Independent Development Projects Help APRNs Transition to Practice

Primary care cohort presents projects

In December, five Advanced Practice Registered Nurses (APRNs) and Physician Assistants (PAs) completed Cleveland Clinic’s one-year Transition to Practice onboarding program for the primary care specialty. The program offers standardized system-wide onboarding for all new graduate APRN and PA hires in a variety of specialties, ranging from critical care to oncology. “It enhances the transition from graduation to full productivity in clinical practice,” says Anne Vanderbilt, MSN, APRN, CNS, CNP, Director of Advanced Practice Nursing at Cleveland Clinic.

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A critical component of the Transition to Practice – Primary Care program is a culminating independent development project, which aims to help advanced practice providers develop and increase their knowledge and skill in one of the following areas: research, quality improvement, volunteerism or education.

“The independent development project starts them on the journey of their own professional development, and it helps them see the larger picture and mission of Cleveland Clinic,” says Vanderbilt. “Our purpose is to not only care for patients, but to educate those who serve, investigate problems and serve the community.”

A wide spectrum of projects

Participants in the Transition to Practice – Primary Care program spend most of their time in clinical practice, working side by side with another advanced practice provider or physician for the first three months, then gradually seeing patients independently. The APRNs and PAs also meet with Vanderbilt once a week for a half day during the first six months of the program for a variety of learning activities, including case studies and simulations. They work on their independent development projects during the second six months of the Transition to Practice program.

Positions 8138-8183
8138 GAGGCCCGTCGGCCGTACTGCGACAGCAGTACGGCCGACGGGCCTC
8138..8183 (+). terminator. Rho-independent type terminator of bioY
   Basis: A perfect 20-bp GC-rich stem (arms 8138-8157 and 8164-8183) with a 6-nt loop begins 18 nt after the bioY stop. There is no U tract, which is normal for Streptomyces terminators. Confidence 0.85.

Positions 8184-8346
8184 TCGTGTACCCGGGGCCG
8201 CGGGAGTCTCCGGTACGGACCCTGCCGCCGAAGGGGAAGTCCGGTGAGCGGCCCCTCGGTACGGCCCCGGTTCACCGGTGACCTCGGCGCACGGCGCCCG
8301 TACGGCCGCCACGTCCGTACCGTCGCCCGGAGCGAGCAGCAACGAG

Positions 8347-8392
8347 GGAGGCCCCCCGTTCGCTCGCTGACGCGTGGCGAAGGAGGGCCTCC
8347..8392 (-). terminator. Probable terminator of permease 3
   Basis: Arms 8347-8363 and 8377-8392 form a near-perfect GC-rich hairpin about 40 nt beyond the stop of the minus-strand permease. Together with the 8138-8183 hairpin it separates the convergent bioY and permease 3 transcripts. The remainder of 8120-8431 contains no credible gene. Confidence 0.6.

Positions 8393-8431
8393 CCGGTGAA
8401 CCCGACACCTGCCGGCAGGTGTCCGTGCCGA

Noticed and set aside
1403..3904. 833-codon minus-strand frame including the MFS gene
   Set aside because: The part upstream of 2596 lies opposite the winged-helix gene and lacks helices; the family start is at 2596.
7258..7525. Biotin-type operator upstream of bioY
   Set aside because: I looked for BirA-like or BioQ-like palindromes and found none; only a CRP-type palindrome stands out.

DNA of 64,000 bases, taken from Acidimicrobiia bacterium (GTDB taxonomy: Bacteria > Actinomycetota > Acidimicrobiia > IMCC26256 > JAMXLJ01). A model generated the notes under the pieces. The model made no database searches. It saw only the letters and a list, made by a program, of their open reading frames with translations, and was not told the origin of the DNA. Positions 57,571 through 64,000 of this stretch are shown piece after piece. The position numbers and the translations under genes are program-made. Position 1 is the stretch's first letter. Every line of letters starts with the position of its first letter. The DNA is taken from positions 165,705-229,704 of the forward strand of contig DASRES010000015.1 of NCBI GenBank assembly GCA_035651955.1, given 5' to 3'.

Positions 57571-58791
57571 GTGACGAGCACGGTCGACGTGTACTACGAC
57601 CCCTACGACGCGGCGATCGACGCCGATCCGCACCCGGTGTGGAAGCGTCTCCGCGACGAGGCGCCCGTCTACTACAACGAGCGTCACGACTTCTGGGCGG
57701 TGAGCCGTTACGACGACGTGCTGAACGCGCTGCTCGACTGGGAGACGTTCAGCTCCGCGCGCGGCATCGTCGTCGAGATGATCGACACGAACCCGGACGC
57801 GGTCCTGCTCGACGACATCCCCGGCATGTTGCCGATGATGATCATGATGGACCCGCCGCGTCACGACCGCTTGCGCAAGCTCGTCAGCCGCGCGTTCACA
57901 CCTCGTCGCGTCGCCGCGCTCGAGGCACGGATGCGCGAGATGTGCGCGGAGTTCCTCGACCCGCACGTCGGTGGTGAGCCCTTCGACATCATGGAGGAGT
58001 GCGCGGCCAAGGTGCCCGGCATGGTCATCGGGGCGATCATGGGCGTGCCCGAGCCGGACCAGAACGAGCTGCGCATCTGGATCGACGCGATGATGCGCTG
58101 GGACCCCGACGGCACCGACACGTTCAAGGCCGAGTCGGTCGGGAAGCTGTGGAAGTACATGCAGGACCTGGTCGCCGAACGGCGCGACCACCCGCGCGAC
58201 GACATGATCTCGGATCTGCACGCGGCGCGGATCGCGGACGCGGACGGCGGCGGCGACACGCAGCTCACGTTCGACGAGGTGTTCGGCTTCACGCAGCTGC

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During the program completion ceremony in December, the advanced practice providers presented the following five projects to one another, advanced practice leaders and their physician colleagues:

  • A volunteer project at a medical clinic in an inner ring Cleveland suburb serving low-income, uninsured patients.
  • Development of patient educational materials on antibiotics and the risk of overuse.
  • Creation of educational materials for caregivers related to diabetes and diabetes supplies.
  • A potential research study based on a case examining the possible effects of sertraline HCI on one patient’s liver enzymes.
  • A case study on HPV testing in anal intercourse recipients and PReP management.

A closer look at one project

Megan Purcell, APRN, volunteered at North Coast Health Ministry (now called Neighborhood Family Practice North Coast Community Health Center) one Saturday a month. While there, she created an extensive dental resource list for the clinical team to distribute to patients. The list is also utilized at Cleveland Clinic’s Lakewood Family Medicine – Rockport, where she cares for patients.

“I frequently see patients who lack routine dental care or develop dental issues as a result of the expense associated with paying for dental care out of pocket,” says Purcell. “This project was developed in an effort to improve overall patient care and health outcomes by increasing awareness about programs that can help with everything from routine dental cleanings to more advanced dental needs.”

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Although the project is complete, Purcell plans to continue volunteering at Neighborhood Family Practice North Coast Community Health Center. She believes that completing an independent development project helped her and her peers enhance their practice as APRNs.

“Many of the projects were derived from areas of personal interest and gave us an outlet to demonstrate our leadership skills by initiating and developing a project at our practice locations,” she says.